Another year, another threatened Olympic boycott. As Russia criminalizes LGBT people—a recent law threatens jail for anyone even acknowledging gay people on the Internet or in a classroom—a broad swath of people has called for a boycott of the Winter Games in Sochi. The Olympics begin on Feb. 7, 2014.
The list of boycott advocates includes current and former athletes, human rights organizations and Russian activists. Tony Award-winning Broadway star Harvey Fierstein’s fiery op-ed piece in The New York Times helped fan the flames.
But support for a boycott is hardly universal. And many of those opposed to such a step are gay themselves. American figure skater and two-time Olympian Johnny Weir, who is married to a Russian man, calls Russia’s anti-gay laws “heartbreaking and a travesty of international proportions.” However, he says, “there isn’t a police officer or a government that, should I qualify, could keep me from competing at the Olympics.” Then, in a later interview, called a group of boycott supporters “idiots.” (Be good, Johnny Weir.)
John Carlos agrees. He too has an intriguing perspective. In 1968—after placing third in the 200- meter race at Mexico City—Carlos and gold medal winner Tommie Smith raised black-gloved fists during the American national anthem. Smith described the act as a “human rights salute,” not the “Black Power” gesture it was assumed to be. But the overtly political act has resonated since then.
Carlos says, “If you stay home, your message stays home with you. If you stand for justice and equality, you have an obligation to find the biggest possible megaphone to let your feelings be known. Don’t let your message be buried and don’t bury yourself. To be heard is to be greater than a boycott. Had we stayed home, we’d never have been heard from again.”
Also on the anti-boycott bandwagon: Cyd Zeigler. The co-founder of Outsports—the Internet’s premier LGBT sports website—is less concerned with politics than with the Olympics ideal.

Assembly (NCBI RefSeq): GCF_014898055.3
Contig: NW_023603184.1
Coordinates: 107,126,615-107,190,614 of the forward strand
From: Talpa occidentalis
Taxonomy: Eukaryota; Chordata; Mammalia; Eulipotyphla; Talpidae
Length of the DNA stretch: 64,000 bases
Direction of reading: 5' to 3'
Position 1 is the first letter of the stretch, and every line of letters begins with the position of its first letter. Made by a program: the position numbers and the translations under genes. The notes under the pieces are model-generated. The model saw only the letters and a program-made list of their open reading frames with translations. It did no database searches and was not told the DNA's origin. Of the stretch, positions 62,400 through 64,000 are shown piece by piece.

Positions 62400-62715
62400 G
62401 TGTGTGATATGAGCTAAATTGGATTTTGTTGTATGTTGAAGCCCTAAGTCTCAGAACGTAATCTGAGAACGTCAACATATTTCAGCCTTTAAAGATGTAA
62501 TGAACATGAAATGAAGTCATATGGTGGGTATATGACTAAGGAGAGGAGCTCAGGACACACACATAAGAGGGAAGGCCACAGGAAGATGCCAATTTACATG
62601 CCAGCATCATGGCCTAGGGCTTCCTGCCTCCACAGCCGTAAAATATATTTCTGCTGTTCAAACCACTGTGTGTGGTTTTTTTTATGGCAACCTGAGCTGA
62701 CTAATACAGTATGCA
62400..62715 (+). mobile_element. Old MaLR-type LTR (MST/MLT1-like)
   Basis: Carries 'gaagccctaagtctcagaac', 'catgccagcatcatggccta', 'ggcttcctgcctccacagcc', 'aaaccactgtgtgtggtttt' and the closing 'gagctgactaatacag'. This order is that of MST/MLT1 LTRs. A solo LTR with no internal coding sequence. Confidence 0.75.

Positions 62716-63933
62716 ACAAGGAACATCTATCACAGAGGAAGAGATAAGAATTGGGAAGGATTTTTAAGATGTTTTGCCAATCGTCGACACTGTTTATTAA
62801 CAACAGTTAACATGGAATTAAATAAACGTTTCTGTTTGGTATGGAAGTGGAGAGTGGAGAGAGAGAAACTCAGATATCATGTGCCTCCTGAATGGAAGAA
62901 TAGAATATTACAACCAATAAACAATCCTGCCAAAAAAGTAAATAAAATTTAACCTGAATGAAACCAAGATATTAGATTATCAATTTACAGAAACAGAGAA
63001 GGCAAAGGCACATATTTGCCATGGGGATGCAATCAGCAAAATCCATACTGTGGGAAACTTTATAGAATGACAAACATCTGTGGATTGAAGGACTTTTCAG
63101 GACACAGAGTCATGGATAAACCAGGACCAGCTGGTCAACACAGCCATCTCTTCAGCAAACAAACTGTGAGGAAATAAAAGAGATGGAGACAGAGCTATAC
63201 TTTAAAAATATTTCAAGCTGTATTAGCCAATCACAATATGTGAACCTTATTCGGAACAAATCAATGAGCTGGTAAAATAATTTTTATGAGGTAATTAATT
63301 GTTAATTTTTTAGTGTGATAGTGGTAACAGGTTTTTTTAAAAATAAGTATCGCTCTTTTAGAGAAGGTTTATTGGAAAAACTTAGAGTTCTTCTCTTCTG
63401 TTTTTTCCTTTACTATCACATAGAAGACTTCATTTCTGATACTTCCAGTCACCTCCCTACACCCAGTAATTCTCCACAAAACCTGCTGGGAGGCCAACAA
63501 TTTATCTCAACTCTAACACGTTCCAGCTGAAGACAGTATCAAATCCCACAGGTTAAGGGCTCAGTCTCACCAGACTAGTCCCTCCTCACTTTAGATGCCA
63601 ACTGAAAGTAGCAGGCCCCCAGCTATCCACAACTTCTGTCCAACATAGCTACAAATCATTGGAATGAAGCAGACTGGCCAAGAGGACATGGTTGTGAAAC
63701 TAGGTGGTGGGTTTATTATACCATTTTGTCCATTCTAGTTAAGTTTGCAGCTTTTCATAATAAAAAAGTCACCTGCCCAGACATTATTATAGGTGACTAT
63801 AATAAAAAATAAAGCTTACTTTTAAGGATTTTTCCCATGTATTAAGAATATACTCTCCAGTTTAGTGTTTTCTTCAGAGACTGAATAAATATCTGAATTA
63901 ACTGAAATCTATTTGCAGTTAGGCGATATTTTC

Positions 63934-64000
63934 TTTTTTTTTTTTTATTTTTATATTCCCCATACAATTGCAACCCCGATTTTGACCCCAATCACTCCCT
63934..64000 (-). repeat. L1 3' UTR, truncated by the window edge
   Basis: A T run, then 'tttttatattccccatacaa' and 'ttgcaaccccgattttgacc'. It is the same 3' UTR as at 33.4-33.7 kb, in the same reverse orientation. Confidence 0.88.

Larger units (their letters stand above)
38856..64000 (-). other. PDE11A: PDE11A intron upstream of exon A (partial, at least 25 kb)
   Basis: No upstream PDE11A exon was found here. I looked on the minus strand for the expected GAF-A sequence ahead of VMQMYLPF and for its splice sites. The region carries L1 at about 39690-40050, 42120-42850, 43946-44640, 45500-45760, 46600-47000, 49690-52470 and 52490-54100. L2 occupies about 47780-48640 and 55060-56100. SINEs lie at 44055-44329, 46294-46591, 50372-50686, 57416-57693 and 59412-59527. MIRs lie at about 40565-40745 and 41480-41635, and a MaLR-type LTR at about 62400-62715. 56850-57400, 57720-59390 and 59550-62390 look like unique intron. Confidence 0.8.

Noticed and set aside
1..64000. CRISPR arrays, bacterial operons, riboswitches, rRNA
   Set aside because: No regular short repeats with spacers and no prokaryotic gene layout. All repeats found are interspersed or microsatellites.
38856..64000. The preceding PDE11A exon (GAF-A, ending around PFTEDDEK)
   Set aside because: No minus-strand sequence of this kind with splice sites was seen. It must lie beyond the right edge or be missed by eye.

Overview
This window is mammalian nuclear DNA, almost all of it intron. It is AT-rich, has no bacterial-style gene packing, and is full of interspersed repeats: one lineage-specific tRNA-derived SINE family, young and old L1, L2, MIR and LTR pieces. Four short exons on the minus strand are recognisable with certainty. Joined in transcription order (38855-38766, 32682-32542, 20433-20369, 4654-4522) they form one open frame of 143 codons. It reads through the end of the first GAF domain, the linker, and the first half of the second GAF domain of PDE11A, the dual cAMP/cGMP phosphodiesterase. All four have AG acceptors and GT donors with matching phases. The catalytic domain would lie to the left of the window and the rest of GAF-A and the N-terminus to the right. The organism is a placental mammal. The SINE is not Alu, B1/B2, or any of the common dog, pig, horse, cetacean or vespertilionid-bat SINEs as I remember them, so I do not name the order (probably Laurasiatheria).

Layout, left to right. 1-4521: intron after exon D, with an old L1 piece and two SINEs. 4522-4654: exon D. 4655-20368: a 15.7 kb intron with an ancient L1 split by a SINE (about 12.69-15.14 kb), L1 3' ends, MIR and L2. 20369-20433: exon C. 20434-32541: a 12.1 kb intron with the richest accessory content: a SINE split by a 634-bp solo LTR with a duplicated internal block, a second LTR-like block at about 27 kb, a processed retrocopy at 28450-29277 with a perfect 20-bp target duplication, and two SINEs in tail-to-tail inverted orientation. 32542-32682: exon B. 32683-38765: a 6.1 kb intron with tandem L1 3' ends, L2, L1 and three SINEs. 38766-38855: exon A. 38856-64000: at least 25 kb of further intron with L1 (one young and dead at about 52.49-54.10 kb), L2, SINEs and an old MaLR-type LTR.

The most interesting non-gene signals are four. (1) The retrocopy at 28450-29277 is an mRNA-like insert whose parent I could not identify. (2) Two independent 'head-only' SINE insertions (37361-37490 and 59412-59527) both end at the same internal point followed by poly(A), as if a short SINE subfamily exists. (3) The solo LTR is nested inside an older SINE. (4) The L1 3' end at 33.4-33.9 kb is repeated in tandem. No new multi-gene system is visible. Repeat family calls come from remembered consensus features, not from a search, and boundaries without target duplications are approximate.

“The Olympics aren’t about politics; they’re about putting politics aside and competing in friendship. The LGBT community needs to go after politicians and government officials to affect change in Russia and leave the futures of Olympic athletes alone.”
Zeigler says that most athletes get only one shot to compete in the Games. He cites openly gay gymnast Josh Dixon, who has worked for over a decade to attain his dream.
Dixon told the Washington Blade that having that work go for naught would be “gut-wrenching.”
Hockey plays a huge role in the Winter Games, and it’s an enormously popular sport in Russia. The National Hockey League has been in the forefront of supporting LGBT issues (it has partnered with the You Can Play project) and some of its public service announcements could be considered criminal offenses in Russia.
Chicago Blackhawks captain Jonathan Toews told the Chicago Tribune, “A lot of athletes have expressed their thoughts (about the laws), and they’re pretty much all the same…in that there’s a disrespect for those attitudes and that narrowmindedness. As athletes, we can express our feelings, and we don’t have to stand for that train of thought at all. By no means are we standing up for those laws by competing at the Olympics.”
Other straight allies are equally vocal. “I think it’s absolutely embarrassing that there are countries and people who are that intolerant and that ignorant,” five-time Olympic medal skier Bode Miller told the Washington Post. “But it’s not the first time; we’ve been dealing with human rights issues probably since there were humans.”
Zeigler has a solution. “Instead of walking away, LGBT athletes and their nations should march into Sochi holding their heads high.” Harking back to 1936, when the U.S. resisted pressure to boycott the Berlin Olympics, Zeigler recalls Jesse Owens, the black athlete “who beat Hitler’s ‘master race’ at his own game on his own track.”
“We can do the same thing in Sochi,” Zeigler urges. “Want to make the Olympics a gay spectacle? Beat the Russians on their own track. Help out LGBT athletes get onto the podium. The power of the community isn’t to force governments to play politics but to lift up our brightest stars and help them, like Owens, deliver our message for us. You don’t win in sports by walking away. You win by competing.”
Gold medal-winning bobsledder Steven Holcomb agreed in the Washington Post. “I think we should show up—pardon my French—and kick their [butt] and take names and go from there. That’d be such a bigger statement, in my mind.”